This bar design most likely has its origins in track cyclists as they are very similar to traditional pursuit handlebars. The limited hand positions and stretched-out riding position encourages an aerodynamic profile that cuts through the air, perfect for racing around a velodrome. Nowadays, the speedy look seems to never go out of style.
Drop bars are road-oriented handlebars with a genius design that combines comfort, speed, and aerodynamics. Drop bars splay out from the stem as flat bars but then curve downwards in a large “C” or “D” shape. This unique layout allows riders to use three main hand positions where the hands are…
- on the flat, central part: this is a relaxed position with hands resting near the center of the handlebars
- on the hoods: riders place their hands on top of the handlebar curve and with slightly more reach, this shoulder-width position gives immediate access to the brake and shift levers
- gripping the bottom bar ends: this more extreme, aerodynamic position is used for sprinting or fast descending
Standard Drop Bars
Standard drop bars are typically seen on road bikes and are a large part of their signature look. Conventional drops can vary in width from 38cm up to 44cm depending on the broadness of the rider’s shoulders. Brake and shifter levers are mounted at the top of the handlebar’s curve and there is normally bar tape or grips to increase hand comfort.
Track Drop Bars
Track bars have a recognizable gradual curve to them and are designed to be gripped in the lower drops to achieve the most aerodynamic position. While the majority of track bars are only used inside dedicated velodromes, many fixie enthusiasts ride around the city with speedy track bars. A traditional track bar won’t have brakes but are compatible with brake and shift levers.
Flared Drop Bars
One of my favorite sub-categories of drop bars is flared drop bars built for additional comfort and better handling. Often, riding in the drops is reserved for aerodynamic riding in a straight line and comes at the expense of hand comfort. By flaring out the drops, there is a more ergonomic hand position and wider handlebar to offer more maneuverability.
These advantages make this bar type popular among gravel riders that navigate bumpier technical terrain. Check out the “Cowbell” or “Cowchipper” models from gravel-specialist brand Salsa Cycles for great examples.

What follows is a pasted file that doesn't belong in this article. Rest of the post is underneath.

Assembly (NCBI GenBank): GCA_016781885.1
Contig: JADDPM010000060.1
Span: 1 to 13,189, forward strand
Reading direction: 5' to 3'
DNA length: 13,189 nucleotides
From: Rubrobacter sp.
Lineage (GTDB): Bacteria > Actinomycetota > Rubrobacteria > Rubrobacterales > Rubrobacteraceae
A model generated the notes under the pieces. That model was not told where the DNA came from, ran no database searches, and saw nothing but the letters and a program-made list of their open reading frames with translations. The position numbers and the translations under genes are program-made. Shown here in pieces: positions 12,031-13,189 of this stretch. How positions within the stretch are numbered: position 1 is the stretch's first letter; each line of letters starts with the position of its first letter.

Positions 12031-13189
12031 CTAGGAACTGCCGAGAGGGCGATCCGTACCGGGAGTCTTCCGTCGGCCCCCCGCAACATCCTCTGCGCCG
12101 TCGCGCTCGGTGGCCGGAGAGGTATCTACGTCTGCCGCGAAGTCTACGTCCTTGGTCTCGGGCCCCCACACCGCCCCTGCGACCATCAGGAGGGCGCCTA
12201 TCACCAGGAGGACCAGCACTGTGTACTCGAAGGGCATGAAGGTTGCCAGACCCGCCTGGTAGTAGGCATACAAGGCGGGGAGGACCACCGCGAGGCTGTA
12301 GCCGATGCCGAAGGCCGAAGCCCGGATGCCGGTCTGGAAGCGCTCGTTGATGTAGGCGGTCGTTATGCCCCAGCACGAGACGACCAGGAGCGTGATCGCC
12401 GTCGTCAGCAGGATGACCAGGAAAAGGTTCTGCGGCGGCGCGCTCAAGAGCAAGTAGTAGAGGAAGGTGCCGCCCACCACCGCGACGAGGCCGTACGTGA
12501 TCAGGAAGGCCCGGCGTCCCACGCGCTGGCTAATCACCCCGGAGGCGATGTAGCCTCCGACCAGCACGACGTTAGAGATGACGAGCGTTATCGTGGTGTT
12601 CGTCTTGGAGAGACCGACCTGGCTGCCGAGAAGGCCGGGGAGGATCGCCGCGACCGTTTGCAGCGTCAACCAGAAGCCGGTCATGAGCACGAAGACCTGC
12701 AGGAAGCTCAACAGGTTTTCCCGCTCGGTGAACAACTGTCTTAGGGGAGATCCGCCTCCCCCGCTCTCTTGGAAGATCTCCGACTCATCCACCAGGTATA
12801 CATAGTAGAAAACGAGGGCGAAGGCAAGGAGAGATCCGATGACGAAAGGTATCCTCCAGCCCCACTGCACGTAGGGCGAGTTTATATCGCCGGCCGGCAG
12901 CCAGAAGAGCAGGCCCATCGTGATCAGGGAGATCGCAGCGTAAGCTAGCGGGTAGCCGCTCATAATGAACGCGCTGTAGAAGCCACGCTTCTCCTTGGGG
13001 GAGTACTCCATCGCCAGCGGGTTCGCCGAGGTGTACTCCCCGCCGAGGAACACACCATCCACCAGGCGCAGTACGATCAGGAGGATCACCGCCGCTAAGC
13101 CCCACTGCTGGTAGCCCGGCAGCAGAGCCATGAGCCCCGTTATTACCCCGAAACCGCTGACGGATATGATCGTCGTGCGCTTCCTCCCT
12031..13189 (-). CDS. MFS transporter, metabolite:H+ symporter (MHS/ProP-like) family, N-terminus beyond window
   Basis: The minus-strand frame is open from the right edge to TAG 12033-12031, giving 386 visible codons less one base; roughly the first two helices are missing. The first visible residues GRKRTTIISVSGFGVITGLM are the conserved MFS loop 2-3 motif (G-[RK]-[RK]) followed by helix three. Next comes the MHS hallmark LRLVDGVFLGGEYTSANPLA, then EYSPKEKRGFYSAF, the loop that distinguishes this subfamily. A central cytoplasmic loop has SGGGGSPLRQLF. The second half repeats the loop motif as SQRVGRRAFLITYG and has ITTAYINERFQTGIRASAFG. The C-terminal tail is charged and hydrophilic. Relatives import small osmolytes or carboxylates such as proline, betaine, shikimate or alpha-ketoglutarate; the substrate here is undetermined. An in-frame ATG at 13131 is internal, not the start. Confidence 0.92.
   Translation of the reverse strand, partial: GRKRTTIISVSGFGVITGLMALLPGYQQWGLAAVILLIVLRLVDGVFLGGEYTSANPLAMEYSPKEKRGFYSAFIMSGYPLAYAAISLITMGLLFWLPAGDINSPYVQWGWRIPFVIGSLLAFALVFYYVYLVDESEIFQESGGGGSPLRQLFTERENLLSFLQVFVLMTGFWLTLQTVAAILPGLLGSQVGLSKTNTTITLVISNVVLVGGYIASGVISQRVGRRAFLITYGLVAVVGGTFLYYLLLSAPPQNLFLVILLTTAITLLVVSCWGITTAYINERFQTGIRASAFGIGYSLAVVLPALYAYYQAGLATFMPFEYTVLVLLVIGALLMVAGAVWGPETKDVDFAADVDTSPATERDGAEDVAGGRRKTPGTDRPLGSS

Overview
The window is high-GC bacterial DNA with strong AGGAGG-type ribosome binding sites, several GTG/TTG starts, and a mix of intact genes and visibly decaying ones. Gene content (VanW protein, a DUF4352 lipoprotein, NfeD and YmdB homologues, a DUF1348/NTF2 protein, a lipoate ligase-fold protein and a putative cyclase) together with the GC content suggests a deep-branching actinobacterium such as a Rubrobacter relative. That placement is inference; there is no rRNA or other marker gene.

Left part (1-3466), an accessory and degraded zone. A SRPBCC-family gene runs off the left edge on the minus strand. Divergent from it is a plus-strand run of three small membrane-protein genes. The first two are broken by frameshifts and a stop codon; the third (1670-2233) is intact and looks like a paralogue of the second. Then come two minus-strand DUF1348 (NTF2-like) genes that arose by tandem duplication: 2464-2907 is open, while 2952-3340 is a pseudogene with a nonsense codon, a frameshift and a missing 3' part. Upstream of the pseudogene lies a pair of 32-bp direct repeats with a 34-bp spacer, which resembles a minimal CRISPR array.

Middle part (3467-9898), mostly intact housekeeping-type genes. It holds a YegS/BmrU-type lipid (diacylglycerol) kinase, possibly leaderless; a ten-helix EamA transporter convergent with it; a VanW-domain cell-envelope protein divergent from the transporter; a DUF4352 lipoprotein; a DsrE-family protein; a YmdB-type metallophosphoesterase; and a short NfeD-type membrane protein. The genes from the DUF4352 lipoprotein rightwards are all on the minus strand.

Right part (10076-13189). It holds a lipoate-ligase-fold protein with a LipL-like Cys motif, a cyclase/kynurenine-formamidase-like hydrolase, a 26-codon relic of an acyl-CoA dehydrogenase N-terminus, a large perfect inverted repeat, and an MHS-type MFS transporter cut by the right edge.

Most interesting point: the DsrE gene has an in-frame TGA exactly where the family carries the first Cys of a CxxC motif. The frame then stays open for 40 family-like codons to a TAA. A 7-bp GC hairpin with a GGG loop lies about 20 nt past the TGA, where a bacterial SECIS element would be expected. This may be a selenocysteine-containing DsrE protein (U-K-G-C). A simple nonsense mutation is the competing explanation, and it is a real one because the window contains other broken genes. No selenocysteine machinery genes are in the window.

Cruiser bars are some of the most comfortable handlebars that can be installed on a bike. This type of bar features a wide flat bar that curves up and back towards the rider so they can easily grab it without leaning over. This way, they can pedal with a comfortable, upright posture and steer the bike a bit like a bus steering wheel for added control.
These days, butterfly bars and their unique design are a rare sight. Originally made for touring or extended bike treks, these bars wrap around the stem and form a butterfly silhouette with its many curves and angles. This complicated shape comes with a ton of hand positions so riders can switch up their grip and prevent strain during long tours.
These large handlebars get even bigger with the addition of foam padding that was used to boost comfort, but they do allow for great control of a heavy trekking bike loaded with cargo. Nowadays, you’ll only see these outdated bars on old touring or exercise-oriented bikes that are still on the trails or, more likely, sitting in someone’s garage.
BMX bars are one of the most distinct bar shapes that most people are familiar with. Popular on professional BMX models as well as many kids bikes, these bars are essentially very tall riser bars with a support brace in the middle. That central beam, as well as the hefty stem, is built to withstand the extra torque riders place on their bikes while doing jumps or tricks.
Aero or TT Bars
Some of the most innovative and wacky designs come from aerodynamic and time-trial handlebars. These bars are constructed with one goal in mind: speed. The handlebars force riders to rest on their forearms and assume a forward-leaning tuck to cut through the air and reduce drag. This awkward position has great advantages for speed and aerodynamics, but can make the bike difficult to steer and uncomfortable if you are unaccustomed to the posture.
There are also clip-on aero bars that can be installed on standard road drop bars so you can achieve an aerodynamic position without buying a whole new handlebar setup. These clip-on models as well as normal aero bars are common in road time trials and triathlon races where wins can be decided by mere seconds.
Carbon Fiber Handlebars
Back in the day, most handlebars were made out of steel or aluminum, but carbon fiber is increasingly becoming the go-to choice for performance bikes. Its lightweight and stiff characteristics make carbon handlebars ideal for saving grams and improving power transfer. Some advanced carbon layups can even make the bars compliant vertically to absorb road buzz yet rigid laterally to maintain stiffness.